Perhaps no person has done more to advance the surgical treatment of diseases of the heart and blood vessels than Dr. Michael DeBakey. Over his unparalleled career, he has operated on more than 60,000 patients, from presidents and celebrities to ordinary citizens the world over. An impassioned patient's advocate, he has continuously urged the support of medical research as the means of discovering improved methods of diagnosis, treatment, prevention, and cure.
As far back as 1965, Dr. DeBakey told Time magazine, "It is deficiencies in materials and our lack of knowledge about how they will work over a long period that are holding us up ... I am confident that if $50 million were made available today for just this kind of research, an artificial heart, or the vital parts of one, could be ready for permanent implantation within three to five years."
As early as 1932, he developed components that became part of the first heart-lung machines. In 1936, he was one of the first to identify a connection between cigarette smoking and lung cancer. In the 1950s, he devised plastic tubing for repairing blood vessels, a treatment he applied to prevent recurring strokes, and kidney failure, and to restore circulation to limbs that mightotherwise have been amputated. For many years, the DeBakey Dacron Graft has been used around the world to replace or repair blood vessels. In 1963, he made history by installing an artificial pump to assist a patient's damaged heart.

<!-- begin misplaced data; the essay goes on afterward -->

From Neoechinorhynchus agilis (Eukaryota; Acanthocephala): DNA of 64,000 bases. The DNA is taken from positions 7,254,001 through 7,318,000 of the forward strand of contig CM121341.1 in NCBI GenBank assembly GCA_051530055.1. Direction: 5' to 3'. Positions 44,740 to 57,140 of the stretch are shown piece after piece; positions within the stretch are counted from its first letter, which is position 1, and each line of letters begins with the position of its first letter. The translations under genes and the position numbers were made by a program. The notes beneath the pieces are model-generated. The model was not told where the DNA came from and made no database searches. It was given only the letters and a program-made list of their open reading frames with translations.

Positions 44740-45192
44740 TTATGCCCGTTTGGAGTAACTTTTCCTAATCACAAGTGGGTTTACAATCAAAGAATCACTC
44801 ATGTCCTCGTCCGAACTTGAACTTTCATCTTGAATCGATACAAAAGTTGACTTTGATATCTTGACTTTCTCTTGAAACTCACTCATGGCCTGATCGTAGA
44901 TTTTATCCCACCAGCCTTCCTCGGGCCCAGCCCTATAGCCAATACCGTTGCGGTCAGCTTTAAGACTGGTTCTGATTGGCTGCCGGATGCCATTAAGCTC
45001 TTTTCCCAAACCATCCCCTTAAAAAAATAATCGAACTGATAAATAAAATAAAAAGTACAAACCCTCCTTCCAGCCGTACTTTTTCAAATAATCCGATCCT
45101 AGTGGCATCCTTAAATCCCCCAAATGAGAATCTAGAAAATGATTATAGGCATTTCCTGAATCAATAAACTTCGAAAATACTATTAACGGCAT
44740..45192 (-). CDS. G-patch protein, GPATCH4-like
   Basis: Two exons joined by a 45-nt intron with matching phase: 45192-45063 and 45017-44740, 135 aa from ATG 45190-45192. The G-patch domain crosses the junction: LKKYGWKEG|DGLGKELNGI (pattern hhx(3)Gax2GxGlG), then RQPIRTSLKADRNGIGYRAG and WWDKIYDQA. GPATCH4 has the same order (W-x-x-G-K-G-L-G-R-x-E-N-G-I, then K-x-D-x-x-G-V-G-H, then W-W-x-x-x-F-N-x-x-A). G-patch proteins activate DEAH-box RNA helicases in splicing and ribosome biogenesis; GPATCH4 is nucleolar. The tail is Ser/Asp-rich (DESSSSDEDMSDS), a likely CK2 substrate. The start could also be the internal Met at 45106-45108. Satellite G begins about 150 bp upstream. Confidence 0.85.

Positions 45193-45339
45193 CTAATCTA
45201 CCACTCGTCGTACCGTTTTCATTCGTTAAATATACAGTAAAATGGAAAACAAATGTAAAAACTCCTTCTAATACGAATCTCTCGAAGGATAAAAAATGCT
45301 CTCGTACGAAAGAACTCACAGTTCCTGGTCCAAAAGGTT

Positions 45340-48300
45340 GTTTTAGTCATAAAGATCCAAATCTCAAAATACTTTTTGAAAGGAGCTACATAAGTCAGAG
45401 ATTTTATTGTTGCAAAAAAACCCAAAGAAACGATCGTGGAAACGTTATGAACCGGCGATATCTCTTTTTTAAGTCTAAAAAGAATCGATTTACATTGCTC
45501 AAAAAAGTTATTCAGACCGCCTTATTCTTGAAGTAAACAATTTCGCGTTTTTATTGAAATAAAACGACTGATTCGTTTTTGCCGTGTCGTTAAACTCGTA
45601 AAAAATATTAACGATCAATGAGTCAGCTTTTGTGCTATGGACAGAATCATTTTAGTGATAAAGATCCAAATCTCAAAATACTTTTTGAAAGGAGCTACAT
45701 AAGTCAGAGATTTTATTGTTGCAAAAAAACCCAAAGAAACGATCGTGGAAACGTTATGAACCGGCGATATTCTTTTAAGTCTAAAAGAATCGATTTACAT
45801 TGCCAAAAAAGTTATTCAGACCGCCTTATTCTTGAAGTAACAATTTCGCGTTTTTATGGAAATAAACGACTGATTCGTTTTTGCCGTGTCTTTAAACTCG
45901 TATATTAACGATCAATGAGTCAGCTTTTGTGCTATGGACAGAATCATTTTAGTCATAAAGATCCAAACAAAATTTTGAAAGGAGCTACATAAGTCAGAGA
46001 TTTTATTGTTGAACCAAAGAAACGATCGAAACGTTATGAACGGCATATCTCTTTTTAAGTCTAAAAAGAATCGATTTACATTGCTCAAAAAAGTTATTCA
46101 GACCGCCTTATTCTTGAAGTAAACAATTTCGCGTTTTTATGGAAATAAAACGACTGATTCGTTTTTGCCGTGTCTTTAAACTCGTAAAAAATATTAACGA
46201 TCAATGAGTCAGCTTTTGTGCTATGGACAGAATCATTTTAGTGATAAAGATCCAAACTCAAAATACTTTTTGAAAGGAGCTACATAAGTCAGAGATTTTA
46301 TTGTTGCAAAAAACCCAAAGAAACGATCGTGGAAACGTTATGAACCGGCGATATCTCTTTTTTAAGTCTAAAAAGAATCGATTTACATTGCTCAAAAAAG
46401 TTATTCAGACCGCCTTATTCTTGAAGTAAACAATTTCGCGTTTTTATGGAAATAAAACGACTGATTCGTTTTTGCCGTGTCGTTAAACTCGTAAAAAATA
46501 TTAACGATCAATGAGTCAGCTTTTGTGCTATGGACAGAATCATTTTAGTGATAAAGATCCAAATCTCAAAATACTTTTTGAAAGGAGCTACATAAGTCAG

On December 31, 2005, at age 97, Dr. DeBakey suffered an aortic dissection—a tear in the inner layer of the body's largest artery. This was the very condition that his pioneering procedure was designed to treat. He was hospitalized at The Methodist Hospital in Houston. Dr. DeBakey initially resisted the surgical option, but as his health deteriorated, his operation was approved and on February 10, 2006, he became the oldest patient ever to undergo the surgery for which he was responsible. The operation lasted seven hours and required a complicated postoperative course, including eight months in the hospital. But in September he was released, returned to good health and able to participate at the October ground-breaking of Baylor's new Michael E. DeBakey Library and Museum. In a lengthy Christmas Day interview that year about his operation, he told The New York Times, "I feel very good. I'm getting back into the swing of things."
On September 7 of this year, Dr. DeBakey will celebrate his 100th birthday. His contributions to the field of medicine have spanned more than 75 years.